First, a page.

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Article:
  Top Ten Digital Photography Tips
Subject:   Using a camera where no flash is allowed
Date:   2003-11-07 06:26:23
From:   anonymous2
Response to: Using a camera where no flash is allowed

Actually my wife and I were at St Peters Basilica this summer as well. As one of the other poster's mentioned you can just turn the flash off. This worked great for us. We had a Canon Power Shot 200 I think (it was 2 mega pixel, I get mixed up with the different model numbers.)


My question and slightly off topic is how to get the same pictures to turn out with a 35mm camera. We had both and all of the digital pictures were great and the 35mm were a bust. I suppose a slower speed film would help (I think we were using 200) but we didn't have a tripod so keeping the camera still would be hard. Am I missing something nice and simple?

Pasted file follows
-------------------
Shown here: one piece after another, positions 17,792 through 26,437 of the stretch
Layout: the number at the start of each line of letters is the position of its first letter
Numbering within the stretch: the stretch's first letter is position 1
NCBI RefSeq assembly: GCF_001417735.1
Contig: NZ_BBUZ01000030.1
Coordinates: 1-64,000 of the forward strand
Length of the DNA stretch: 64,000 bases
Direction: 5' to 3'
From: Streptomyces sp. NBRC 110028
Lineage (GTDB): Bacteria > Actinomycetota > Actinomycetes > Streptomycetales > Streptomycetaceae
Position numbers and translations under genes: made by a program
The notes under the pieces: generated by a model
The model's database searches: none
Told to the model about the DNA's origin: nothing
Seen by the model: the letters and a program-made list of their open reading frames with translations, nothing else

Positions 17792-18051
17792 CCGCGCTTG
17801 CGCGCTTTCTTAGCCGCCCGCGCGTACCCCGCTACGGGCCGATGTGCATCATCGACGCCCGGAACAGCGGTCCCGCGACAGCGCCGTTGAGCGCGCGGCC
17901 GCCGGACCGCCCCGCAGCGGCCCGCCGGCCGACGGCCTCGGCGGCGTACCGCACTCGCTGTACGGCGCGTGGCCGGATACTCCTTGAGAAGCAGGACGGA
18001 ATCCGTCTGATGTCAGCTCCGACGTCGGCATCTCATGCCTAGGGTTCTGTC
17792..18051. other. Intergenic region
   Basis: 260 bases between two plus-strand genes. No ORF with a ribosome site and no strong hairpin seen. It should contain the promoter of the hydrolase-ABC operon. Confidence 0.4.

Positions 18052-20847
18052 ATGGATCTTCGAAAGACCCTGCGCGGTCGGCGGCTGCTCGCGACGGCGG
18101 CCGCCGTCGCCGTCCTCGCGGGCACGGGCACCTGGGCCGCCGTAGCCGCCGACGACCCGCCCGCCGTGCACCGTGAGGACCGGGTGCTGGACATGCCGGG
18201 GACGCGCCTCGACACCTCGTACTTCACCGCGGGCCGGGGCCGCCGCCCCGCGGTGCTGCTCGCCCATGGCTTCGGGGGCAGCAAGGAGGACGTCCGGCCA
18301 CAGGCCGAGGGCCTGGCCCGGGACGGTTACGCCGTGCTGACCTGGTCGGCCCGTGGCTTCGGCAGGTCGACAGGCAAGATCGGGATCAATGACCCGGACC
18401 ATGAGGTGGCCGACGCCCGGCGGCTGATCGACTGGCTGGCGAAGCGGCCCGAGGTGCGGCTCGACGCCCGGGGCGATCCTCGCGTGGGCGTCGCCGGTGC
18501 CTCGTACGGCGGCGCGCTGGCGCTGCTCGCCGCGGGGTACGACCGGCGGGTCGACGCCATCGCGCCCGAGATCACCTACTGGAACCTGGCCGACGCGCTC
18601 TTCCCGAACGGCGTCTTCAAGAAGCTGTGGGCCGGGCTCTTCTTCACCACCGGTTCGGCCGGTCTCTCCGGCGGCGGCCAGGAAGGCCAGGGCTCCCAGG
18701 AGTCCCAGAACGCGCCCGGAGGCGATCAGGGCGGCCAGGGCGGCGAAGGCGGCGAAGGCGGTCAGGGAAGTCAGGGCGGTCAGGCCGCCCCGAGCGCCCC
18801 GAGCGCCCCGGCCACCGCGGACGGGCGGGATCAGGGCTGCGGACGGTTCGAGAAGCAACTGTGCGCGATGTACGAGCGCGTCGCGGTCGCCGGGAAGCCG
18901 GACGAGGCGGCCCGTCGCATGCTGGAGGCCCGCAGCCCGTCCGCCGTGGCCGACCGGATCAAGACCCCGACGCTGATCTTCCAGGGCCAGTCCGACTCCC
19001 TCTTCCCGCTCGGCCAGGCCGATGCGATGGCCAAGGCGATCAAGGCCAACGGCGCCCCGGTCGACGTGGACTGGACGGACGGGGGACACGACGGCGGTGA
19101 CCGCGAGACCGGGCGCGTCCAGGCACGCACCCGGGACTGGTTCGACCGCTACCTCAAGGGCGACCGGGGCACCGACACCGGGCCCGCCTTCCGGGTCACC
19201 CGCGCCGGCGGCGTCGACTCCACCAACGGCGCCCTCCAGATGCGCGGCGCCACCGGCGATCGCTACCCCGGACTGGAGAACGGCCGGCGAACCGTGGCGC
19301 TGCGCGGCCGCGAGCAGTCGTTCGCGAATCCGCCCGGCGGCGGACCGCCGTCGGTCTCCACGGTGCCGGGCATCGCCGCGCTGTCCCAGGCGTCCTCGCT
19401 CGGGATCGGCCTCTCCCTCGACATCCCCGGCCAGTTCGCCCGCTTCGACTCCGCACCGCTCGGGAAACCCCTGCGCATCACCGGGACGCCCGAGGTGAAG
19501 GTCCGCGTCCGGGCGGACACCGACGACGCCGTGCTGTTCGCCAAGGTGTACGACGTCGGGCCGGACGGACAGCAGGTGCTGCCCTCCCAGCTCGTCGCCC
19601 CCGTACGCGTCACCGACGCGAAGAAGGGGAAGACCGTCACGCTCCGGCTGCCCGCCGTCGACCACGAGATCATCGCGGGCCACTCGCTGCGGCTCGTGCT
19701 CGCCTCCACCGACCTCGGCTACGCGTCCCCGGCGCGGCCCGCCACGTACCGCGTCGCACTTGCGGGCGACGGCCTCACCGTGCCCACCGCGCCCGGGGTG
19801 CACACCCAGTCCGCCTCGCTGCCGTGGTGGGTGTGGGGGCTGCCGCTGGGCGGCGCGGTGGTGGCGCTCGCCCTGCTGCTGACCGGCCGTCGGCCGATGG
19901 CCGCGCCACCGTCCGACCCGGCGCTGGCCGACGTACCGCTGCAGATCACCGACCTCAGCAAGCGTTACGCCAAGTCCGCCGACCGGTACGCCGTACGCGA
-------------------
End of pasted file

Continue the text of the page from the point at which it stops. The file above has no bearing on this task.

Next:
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  • Derrick Story photo RE: Using a camera where no flash is allowed
    2003-11-07 13:37:13  Derrick Story | O'Reilly AuthorO'Reilly Blogger [View]

    For film cameras, you would want a faster speed film in low light situations with the flash turned off. ISO 800 speed print film and 400 speed slide film are much improved these days over just a few years ago.

    Then find a steady surface to rest the camera on, put it in program mode, and use the self-timer to trip the shutter. You should get pretty good images that way.
    • RE: Using a camera where no flash is allowed
      2007-05-12 21:07:39  John.H [View]

      Use a faster film NOT a slower film. Usually ASA OR ISO 400 is good enough.

      If particularly dim conditions are experienced use an even faster film such as 800. Set film speed on camera and let it take care of working things out.

      Some museums and other public buildings will not let you set up a tripod for fear of tripping someone, or blocking traffic - so holding camera still may be a problem for some people. If you are concerned about this then consider carrying a MONOPOD - like a one legged tripod.

      Make sure you understand the difference between slide film and print film.

      Before any once in a life-time trip splurge on a couple of rolls of film and practice in museums and art galleries in your home area.

      John H - Ex RN Photog.